The Canadian Auto Workers union says negotiations with the Detroit Three auto makers toward a new 4-year contract have met “unprecedented demands” from the corporations, raising anxiety over a potential work stoppage with the bargaining deadline just a week away.
“The demands facing the CAW have not relented, with all three companies calling for dramatic changes to the contract,” the labor group says in a leaflet distributed today to its membership.
“The union recognizes the fragility of the industry and the need to stabilize fixed costs, while finding a solution that rewards members’ work. Unfortunately, our efforts have not been met with equal willingness by the companies to negotiate fair terms.”
The CAW earlier called for members working at Chrysler, Ford and General Motors assembly plants to prepare to strike if the two sides did not reach a new contract by Sept. 17, when the existing agreement expires.
The leaflet obtained by WardsAuto claims the Detroit Three want to eliminate pension guarantees after 30 years of service and create a 2-tier wage where new hires earn less than current employees, a salary structure that would duplicate United Auto Workers union pay scales in the U.S.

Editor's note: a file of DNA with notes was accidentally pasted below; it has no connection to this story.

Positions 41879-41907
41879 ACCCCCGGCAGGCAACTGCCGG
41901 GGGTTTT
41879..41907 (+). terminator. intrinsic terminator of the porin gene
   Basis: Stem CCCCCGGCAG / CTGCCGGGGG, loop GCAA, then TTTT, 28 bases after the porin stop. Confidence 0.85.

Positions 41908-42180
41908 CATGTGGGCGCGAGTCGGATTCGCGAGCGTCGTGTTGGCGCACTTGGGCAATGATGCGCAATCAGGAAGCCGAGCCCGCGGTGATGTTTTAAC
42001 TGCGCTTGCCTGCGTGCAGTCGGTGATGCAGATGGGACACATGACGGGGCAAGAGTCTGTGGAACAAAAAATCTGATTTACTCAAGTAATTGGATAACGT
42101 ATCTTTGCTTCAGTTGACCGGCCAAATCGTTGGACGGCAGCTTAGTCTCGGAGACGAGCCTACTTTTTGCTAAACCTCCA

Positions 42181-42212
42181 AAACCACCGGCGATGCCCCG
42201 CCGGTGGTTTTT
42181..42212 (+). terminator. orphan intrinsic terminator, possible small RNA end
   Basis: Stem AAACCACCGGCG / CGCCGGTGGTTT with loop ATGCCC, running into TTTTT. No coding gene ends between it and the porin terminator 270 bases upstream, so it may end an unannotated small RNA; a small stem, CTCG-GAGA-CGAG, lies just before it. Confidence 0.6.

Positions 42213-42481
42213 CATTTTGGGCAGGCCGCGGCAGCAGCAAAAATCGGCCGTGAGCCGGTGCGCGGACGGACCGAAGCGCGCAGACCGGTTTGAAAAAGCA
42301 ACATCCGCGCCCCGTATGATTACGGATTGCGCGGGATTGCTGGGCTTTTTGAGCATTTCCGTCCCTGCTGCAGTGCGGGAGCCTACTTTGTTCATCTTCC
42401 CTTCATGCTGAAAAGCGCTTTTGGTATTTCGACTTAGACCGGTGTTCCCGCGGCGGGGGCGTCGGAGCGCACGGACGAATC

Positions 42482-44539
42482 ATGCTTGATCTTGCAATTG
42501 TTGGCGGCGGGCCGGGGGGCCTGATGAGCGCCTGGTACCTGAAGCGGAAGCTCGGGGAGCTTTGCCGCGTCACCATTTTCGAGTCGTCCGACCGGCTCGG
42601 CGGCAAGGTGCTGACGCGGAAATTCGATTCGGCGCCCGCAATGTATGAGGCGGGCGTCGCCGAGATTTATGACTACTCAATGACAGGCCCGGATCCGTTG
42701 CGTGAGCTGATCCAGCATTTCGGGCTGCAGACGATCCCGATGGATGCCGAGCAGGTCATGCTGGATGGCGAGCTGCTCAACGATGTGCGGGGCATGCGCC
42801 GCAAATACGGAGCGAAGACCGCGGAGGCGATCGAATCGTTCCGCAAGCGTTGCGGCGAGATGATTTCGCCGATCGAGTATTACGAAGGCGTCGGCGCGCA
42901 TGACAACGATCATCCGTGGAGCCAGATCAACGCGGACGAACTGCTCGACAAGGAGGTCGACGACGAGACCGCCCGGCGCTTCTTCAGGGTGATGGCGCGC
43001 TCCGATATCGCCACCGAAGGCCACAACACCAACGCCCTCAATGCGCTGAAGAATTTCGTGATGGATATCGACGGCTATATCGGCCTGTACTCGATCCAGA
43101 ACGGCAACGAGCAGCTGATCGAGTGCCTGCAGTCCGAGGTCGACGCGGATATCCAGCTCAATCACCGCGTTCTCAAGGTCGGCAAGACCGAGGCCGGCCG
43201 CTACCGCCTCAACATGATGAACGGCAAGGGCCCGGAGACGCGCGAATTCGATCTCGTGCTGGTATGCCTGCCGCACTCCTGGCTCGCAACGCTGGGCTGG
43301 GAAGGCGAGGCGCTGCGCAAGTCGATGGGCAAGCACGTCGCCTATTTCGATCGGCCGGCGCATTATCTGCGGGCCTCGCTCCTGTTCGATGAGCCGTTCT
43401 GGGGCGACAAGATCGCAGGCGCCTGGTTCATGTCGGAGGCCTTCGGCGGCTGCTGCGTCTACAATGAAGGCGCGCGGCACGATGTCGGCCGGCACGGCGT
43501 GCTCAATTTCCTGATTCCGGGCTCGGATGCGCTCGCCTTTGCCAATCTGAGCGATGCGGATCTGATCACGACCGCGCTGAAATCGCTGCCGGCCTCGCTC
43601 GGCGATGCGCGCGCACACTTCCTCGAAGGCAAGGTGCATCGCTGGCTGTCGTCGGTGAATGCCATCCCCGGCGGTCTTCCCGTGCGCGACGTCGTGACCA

The CAW says the auto makers also want to shift employee retirement savings to defined-contribution plans, permanently eliminate cost-of-living adjustments and reduce other benefits.
“The corporations are also refusing to commit to any new investments, which puts members’ jobs in jeopardy,” the CAW says. “Each company has also insisted that any reward or bonus will be paid for by additional cuts to other areas of the agreement.
“Anxiety levels are understandably high and rising,” the union says.
The CAW broke with its longstanding policy in this round of contract talks by bargaining with all three auto makers at the same time. Historically, the union would craft an agreement with one company and then use it as a pattern for the other two.
CAW President Ken Lewnza told WardsAuto ahead of the talks he wanted the Detroit Three to compensate his members for the wage and benefit sacrifices they made during recession to keep the industry afloat.
The auto makers say they need concessions from the CAW to keep operating in the region, because a strong Canadian dollar makes it the most-expensive place to builds vehicles.